All of these developments mean that Russia will not be expelled from global processes or seriously isolated. On the contrary, the Kremlin will be rather active in its contacts with both the so-called Global South countries and the Western states. Concerning the relations with the latest, all the information campaigns and messages transferred to European and American politicians potentially should incline Western decision-makers to some sort of negotiations with the Kremlin concerning a peaceful settlement of the war. To be more convincing, Russians will use two main narratives: a protracted military conflict narrative and a narrative of possible dangers related to a growing dependence on China.

Moscow has been demonstrating its readiness to wage a prolonged war, increasing military production, allocating more funds for military needs, and maintaining a high level of payments for personnel. It does not mean that Russia is incapable of waging war for three or four more years. However, by playing on one of the biggest fears of the Western political establishment, the Kremlin may try to reach the redistribution of zones of geopolitical influence. This would create the prerequisites for getting closer to the status of the third global power, even being technologically and economically weaker.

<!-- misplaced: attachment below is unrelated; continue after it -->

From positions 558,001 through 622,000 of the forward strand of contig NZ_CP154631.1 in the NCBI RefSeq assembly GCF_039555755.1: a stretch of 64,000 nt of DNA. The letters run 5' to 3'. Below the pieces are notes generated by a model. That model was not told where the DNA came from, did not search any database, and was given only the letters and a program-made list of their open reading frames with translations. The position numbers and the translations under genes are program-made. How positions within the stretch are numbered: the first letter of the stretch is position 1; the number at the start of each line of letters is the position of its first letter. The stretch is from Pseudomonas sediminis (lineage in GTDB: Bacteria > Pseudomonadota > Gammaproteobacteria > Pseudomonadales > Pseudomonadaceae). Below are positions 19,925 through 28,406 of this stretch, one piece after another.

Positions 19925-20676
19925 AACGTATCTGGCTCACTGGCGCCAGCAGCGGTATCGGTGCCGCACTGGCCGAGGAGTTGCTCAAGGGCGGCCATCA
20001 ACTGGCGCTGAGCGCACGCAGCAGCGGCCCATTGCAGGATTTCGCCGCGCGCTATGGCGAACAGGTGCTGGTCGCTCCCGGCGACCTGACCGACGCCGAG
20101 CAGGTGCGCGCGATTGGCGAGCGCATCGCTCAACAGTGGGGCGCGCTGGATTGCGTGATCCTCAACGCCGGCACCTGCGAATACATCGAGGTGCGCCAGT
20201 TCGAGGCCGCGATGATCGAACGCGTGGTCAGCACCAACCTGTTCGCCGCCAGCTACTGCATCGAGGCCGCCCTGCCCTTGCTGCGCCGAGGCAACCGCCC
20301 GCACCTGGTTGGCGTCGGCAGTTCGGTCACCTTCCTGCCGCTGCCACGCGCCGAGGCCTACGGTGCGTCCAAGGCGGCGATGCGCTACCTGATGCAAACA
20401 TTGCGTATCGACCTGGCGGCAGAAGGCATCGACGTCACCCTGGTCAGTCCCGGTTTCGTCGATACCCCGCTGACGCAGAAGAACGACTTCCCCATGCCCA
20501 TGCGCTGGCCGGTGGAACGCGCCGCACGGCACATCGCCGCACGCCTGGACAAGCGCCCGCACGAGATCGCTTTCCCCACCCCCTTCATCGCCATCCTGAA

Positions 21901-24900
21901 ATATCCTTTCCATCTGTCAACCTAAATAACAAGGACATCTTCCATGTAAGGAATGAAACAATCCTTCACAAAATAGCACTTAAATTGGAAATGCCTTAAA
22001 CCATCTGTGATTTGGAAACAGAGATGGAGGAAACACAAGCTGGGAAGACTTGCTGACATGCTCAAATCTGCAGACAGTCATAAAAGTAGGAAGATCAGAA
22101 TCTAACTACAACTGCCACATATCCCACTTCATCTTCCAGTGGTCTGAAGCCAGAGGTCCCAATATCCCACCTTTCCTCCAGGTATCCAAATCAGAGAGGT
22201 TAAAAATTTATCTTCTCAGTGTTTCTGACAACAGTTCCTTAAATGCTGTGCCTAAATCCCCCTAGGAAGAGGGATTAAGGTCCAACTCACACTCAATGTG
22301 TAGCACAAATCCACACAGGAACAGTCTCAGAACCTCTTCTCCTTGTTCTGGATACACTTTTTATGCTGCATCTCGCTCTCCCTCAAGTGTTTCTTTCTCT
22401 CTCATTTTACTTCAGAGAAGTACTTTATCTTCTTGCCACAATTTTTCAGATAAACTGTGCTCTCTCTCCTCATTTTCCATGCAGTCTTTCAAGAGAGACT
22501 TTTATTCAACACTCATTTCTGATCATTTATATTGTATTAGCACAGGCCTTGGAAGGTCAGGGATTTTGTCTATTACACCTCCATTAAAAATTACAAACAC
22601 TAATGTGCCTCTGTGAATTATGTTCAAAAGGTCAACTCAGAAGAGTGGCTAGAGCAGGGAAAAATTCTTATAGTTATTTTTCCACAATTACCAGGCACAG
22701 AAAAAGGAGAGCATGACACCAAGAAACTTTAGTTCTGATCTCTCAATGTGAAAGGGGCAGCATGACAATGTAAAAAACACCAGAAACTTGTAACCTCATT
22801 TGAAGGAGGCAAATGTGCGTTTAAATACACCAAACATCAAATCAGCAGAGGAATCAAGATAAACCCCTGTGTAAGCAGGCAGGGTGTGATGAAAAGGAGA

At the same time, Moscow could impose the narrative about the dangers that come along with China’s growing influence. The goal will be to persuade US decision-makers that a scenario when Beijing fills the geopolitical vacuum that may emerge after the weakening of Russia is against Washington’s interests.